Spraying At Saguaro National Park Aimed At Stopping Buffelgrass

Crews will begin spraying invasive buffelgrass in Saguaro National Park with an herbicide next week/Kurt Repanshek file

Buffelgrass, an invasive, highly flammable plant, will be treated with an herbicide in Saguaro National Park in Arizona beginning next week.

The park staff will join other state, county, and city lands agencies to initiate seasonal herbicide use to control invasive plant species within the boundaries of the park starting July 13. Ground crews will utilize backpack sprayers to target invasive buffelgrass in areas where the grass has started to green up after the rain.

Work will continue throughout the monsoon season in both districts, weather and moisture permitting. Most treatment areas are away from roadways or trails and no closures are anticipated. Sprayed areas will be identifiable by a blue dye and will be posted with signs if the work is visible from trails. A treated area is safe to pass through once the chemical has dried approximately 15 minutes after application.

The rapid spread of buffelgrass through the Sonoran Desert rivals climate change and water scarcity as our region’s most pressing environmental issue. Buffelgrass is one of many plants that were brought here from other parts of the world. Lacking the insects, diseases, and other organisms that helped keep them in check back home, some have spread like wildfire, much to the detriment of our native plants and animals.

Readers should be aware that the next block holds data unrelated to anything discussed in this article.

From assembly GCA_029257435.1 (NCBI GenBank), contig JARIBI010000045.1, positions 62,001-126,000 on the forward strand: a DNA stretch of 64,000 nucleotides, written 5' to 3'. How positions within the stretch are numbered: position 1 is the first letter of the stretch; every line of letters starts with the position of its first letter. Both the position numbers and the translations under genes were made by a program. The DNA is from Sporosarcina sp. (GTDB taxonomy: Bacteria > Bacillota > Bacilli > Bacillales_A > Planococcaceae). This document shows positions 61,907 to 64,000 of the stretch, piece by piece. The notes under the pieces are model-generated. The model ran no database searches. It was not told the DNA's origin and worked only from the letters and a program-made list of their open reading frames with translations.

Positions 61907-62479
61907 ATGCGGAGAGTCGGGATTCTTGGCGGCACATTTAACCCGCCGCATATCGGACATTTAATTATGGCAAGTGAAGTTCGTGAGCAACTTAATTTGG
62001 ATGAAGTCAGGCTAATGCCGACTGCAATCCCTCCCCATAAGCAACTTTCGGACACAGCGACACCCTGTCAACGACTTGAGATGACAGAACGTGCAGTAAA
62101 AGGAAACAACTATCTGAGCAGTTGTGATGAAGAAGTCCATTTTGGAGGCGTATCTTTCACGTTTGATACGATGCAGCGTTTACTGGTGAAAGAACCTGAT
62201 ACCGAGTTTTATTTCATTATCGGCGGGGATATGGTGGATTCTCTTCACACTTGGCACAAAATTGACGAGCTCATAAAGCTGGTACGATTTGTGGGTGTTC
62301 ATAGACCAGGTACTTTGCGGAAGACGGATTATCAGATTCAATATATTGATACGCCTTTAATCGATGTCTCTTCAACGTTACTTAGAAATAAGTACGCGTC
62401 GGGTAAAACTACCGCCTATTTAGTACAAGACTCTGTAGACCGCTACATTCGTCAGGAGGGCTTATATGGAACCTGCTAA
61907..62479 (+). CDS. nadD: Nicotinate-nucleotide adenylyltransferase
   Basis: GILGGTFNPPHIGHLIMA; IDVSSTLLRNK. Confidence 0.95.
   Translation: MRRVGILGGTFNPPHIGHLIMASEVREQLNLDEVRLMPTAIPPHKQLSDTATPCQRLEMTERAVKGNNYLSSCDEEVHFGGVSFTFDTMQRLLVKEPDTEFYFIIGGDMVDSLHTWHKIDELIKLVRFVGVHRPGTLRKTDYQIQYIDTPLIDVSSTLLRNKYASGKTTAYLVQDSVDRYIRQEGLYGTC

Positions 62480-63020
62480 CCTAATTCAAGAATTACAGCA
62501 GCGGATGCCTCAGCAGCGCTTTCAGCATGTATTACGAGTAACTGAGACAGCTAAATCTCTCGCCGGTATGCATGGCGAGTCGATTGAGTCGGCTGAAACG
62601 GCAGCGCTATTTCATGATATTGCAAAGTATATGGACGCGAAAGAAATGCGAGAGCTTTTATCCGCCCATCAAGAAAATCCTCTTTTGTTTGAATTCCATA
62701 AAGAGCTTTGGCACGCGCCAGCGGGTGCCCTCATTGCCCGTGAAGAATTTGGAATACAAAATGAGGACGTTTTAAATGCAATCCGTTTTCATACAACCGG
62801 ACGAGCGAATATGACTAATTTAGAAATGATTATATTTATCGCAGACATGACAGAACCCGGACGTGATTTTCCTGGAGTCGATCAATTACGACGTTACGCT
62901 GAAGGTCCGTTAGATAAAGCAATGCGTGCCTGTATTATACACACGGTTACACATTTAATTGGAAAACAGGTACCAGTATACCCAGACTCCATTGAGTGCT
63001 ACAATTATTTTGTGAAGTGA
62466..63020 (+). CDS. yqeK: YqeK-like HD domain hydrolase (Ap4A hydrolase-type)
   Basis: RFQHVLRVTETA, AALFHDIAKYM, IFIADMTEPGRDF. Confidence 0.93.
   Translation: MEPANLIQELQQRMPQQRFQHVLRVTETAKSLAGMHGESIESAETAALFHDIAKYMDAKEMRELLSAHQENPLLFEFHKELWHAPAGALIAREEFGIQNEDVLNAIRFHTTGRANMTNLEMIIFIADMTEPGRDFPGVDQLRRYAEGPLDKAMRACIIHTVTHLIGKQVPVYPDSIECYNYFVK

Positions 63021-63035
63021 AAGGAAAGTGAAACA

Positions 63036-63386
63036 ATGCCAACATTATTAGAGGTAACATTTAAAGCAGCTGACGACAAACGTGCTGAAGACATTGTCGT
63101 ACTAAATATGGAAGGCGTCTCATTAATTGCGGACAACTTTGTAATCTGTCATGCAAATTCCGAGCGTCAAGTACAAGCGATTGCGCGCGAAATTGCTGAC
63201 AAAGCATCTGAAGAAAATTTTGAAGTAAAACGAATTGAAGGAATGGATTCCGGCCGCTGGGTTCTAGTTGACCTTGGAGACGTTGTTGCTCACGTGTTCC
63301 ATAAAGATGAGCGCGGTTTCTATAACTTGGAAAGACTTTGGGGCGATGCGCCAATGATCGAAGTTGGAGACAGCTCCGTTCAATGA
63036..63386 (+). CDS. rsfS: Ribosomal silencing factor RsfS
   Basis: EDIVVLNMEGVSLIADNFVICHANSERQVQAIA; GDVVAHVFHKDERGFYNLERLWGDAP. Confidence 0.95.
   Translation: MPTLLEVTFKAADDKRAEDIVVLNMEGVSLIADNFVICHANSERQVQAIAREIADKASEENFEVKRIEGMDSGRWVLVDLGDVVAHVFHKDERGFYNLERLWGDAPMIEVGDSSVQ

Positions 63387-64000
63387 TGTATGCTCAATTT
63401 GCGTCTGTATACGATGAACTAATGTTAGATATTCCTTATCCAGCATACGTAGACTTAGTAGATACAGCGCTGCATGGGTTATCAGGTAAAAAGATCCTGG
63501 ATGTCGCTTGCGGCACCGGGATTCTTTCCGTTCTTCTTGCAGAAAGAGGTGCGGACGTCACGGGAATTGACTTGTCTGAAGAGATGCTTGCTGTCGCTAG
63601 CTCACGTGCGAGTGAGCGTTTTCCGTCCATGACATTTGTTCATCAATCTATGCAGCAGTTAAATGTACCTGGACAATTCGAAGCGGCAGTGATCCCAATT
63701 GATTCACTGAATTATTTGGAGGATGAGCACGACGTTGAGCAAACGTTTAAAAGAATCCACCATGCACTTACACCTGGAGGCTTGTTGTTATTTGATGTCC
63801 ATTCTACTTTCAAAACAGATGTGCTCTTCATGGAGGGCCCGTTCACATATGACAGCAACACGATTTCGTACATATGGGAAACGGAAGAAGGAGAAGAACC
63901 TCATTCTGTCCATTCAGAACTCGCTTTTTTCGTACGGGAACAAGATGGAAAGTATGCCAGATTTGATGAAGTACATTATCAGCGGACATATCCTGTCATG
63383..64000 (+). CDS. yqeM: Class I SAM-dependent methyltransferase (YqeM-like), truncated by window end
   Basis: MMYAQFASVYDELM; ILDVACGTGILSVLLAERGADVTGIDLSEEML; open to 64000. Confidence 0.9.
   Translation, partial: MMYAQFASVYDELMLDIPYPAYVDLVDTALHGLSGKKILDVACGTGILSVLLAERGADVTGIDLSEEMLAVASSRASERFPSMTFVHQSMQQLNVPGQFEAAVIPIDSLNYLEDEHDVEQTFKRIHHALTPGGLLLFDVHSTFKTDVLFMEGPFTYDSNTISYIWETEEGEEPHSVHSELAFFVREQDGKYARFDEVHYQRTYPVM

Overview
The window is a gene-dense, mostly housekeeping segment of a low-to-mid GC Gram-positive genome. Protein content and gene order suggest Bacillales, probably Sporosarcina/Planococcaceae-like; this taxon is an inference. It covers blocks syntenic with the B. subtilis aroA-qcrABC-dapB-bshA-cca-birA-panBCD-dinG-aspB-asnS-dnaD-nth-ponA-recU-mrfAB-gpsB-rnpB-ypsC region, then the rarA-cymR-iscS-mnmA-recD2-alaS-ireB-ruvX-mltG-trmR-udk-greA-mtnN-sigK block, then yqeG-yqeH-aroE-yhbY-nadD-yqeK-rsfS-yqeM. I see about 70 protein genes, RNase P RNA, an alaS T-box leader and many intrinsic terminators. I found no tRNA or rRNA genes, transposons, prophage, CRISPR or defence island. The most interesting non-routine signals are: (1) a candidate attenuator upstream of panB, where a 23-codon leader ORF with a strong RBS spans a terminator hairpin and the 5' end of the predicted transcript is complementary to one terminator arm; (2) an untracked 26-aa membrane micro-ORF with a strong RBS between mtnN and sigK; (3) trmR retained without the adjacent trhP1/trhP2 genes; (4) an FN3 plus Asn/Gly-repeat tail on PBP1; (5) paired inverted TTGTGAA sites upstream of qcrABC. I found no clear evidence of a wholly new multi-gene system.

Buffelgrass is the worst of these invasive plants because it is not only invading our desert, but transforming our formerly fire-proof desert into a fire-prone grassland. It creates a heavy, continuous layer of fuel that can result in fast-moving, damaging wildfires. — Arizona-Sonoran Desert Museum

Buffelgrass is the primary target of the park’s invasive species control program and is an aggressive, non-native grass that competes with native plants such as saguaros, paloverdes, and many other native Sonoran Desert plants. Buffelgrass can also carry hot and intense fires in an ecosystem that is not adapted to fire, according to park staff. Buffelgrass is a serious threat to biological conservation efforts and buffelgrass fires are a major threat to public safety and property. Buffelgrass is listed as a noxious weed by the state of Arizona. Other invasive non-native plants such as fountain grass, natal grass, and African lovegrass will also be treated if found.

Large caches of water have been placed within the park’s wilderness for the safety of the working crews. Please do not disturb these caches if found.

The park has been using ground-based herbicide applications with back-pack sprayers to control buffelgrass and other invasive non-native species since 2005. During the dry months, when the grasses are not green, park employees and volunteers, including local residents and school groups have been instrumental in helping to manually remove buffelgrass in the park.

Tucson Clean and Beautiful, Sonoran Desert Weed Wackers, and many other groups are all working to control buffelgrass in the Tucson community. Manually digging and pulling buffelgrass is a slow, labor-intensive process, and pulling alone cannot keep up with rapidly spreading buffelgrass.

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